E.M. Forster’s novel Maurice is an intriguing read, largely because of the time period it was written in and the way it treats its subject matter, homosexual love. Forster wrote it in 1913 and 1914, but he resisted publishing it, and it didn’t appear in print until 1971 after he died. He was worried that people would have a hard time accepting what turns out to be a vexed but positive portrayal of homosexuality.
I’ve also read Forster’s Howards End and Passage to India, and if I’m remembering correctly what those novels were like, this one is more psychological and emotional in its focus. The other novels are psychological as well, but this one emphasizes interior worlds even more than the others, capturing the mind and emotions of a young man as he struggles to figure out the world and his place in it. Maurice is more abstract, taking less time with context and setting, and spending more time describing emotional states.
It tells the story of Maurice Hall, a schoolboy at the beginning of the novel, whose teacher introduces him to sex by drawing pictures in the sand during their last conversation together before Maurice heads off to public school. He dreams two highly symbolic dreams, and finds himself unexpectedly emotional when he learns one of their servants, a young man named George, has left their service. These early experiences haunt him as he moves through public school and then university, trying to understand his complex reactions to his classmates. His most significant relationship at university is with Clive, a young man much more worldly and more intelligent than he is, but one who returns his interest and, soon enough, his love. The novel charts their relationship as the two make their way through Cambridge and then move out into the larger world. The Cambridge scenes are particularly enjoyable to read, as campus life is endlessly interesting, for me at least. Once the characters leave university, their lives become broader, but also much more uncertain, and Maurice is finally made to take stock of who he is and to act upon that knowledge.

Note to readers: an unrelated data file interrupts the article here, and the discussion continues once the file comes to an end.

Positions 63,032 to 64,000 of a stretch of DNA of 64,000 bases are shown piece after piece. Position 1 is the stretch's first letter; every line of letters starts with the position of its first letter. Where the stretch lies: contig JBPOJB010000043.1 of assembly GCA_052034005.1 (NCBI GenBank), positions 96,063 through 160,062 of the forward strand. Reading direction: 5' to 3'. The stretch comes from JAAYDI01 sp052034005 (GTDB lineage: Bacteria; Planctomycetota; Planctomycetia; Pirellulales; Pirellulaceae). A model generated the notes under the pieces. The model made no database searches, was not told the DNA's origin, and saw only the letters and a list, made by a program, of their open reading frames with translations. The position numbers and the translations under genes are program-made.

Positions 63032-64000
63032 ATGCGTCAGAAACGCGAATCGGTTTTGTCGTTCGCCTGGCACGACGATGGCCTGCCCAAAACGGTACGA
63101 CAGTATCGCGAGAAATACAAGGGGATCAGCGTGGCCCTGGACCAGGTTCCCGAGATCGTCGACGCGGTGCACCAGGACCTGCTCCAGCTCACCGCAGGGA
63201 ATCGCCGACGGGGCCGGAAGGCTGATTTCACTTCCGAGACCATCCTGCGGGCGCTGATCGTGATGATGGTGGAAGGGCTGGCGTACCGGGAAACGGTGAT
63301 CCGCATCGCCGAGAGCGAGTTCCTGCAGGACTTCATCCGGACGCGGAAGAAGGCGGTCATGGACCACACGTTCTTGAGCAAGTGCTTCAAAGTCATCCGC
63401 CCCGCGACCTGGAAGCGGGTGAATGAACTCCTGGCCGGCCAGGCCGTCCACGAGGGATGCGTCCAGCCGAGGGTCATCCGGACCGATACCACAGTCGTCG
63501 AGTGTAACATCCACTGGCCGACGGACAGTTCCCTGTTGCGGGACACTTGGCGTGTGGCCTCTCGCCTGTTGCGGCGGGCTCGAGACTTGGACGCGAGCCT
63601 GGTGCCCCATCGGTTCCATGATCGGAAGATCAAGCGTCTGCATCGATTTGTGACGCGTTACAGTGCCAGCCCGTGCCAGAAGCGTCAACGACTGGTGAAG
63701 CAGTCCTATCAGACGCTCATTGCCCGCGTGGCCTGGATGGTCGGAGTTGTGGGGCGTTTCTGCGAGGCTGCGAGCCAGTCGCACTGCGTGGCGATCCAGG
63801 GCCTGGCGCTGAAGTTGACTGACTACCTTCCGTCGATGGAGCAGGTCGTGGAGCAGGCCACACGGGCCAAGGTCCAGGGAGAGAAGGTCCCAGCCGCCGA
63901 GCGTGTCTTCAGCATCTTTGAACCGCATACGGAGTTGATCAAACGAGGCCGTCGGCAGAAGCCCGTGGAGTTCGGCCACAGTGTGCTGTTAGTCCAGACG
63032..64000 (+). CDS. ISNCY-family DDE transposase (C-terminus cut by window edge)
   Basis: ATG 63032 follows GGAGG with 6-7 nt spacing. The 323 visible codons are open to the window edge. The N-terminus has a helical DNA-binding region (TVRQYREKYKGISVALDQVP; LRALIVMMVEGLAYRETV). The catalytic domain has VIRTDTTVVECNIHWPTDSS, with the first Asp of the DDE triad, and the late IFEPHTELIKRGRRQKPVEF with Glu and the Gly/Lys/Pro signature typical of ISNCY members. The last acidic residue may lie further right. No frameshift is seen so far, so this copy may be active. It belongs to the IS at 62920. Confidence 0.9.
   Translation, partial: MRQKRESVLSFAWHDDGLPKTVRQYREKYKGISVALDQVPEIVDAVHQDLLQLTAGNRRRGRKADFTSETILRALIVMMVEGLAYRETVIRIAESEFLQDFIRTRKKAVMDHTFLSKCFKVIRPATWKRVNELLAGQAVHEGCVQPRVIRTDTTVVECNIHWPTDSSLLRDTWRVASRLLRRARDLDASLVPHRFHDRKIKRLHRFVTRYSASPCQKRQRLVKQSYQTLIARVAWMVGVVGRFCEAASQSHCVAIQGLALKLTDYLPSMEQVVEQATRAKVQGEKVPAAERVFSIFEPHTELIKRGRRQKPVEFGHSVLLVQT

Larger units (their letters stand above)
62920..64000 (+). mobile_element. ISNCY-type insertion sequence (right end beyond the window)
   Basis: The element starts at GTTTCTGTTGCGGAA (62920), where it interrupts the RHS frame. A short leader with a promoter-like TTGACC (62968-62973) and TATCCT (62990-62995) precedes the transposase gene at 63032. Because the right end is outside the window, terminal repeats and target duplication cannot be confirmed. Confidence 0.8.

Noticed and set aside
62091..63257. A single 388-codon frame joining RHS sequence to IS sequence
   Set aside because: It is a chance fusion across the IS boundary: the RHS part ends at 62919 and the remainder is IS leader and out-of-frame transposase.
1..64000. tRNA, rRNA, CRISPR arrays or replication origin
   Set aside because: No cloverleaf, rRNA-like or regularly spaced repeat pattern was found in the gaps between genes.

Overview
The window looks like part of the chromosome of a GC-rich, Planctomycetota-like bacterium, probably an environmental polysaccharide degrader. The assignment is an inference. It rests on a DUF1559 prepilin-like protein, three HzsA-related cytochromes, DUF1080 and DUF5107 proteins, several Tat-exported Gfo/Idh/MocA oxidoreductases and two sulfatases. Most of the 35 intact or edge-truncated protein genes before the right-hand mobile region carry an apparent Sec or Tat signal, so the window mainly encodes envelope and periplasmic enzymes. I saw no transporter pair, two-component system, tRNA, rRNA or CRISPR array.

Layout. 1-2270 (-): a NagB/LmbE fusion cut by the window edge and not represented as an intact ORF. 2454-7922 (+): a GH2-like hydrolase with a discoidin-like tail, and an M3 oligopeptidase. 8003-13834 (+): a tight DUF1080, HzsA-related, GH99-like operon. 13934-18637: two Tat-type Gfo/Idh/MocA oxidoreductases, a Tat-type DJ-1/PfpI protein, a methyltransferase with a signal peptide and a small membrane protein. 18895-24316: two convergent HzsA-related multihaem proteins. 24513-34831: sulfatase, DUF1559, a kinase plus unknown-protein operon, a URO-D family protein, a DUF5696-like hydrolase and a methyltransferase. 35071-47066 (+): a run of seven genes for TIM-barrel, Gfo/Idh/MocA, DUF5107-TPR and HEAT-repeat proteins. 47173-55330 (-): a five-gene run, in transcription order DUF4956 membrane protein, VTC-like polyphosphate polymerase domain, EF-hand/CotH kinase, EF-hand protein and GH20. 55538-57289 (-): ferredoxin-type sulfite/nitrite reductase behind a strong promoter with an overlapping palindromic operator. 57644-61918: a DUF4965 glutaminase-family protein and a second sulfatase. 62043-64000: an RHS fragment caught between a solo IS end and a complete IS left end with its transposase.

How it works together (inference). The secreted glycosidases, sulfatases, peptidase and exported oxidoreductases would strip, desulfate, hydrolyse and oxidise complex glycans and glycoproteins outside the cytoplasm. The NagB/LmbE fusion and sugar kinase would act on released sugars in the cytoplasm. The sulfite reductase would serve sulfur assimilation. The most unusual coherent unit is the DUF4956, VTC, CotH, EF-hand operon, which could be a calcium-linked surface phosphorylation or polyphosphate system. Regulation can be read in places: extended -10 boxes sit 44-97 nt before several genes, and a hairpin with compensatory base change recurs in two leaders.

I was interested in the way the novel keeps a certain amount of critical distance from Maurice. He is largely a sympathetic character, but at the same time, we see the limits of his intelligence; Clive can talk circles around him, and Maurice is not the best abstract thinker out there. He is also unpleasantly obsessed with class and uncertain about his own status. Here is Forster’s description of him:
In Maurice I tried to create a character who was completely unlike myself or what I supposed myself to be: someone handsome, healthy, bodily attractive, mentally torpid, not a bad businessman and rather a snob. Into this mixture I dropped an ingredient that puzzles him, wakes him up, and finally saves him.
I like the fact that Forster makes his protagonist so obviously flawed, while at the same time showing so much compassion and understanding. It would be easy in a book that explores such a vexed and complicated subject as sexuality, particularly homosexuality in the early part of the twentieth century, to make the protagonist more admirable and heroic and pioneering than this one is. Instead, Maurice is just an average person, flawed in perfectly normal ways and no more heroic than most of us are.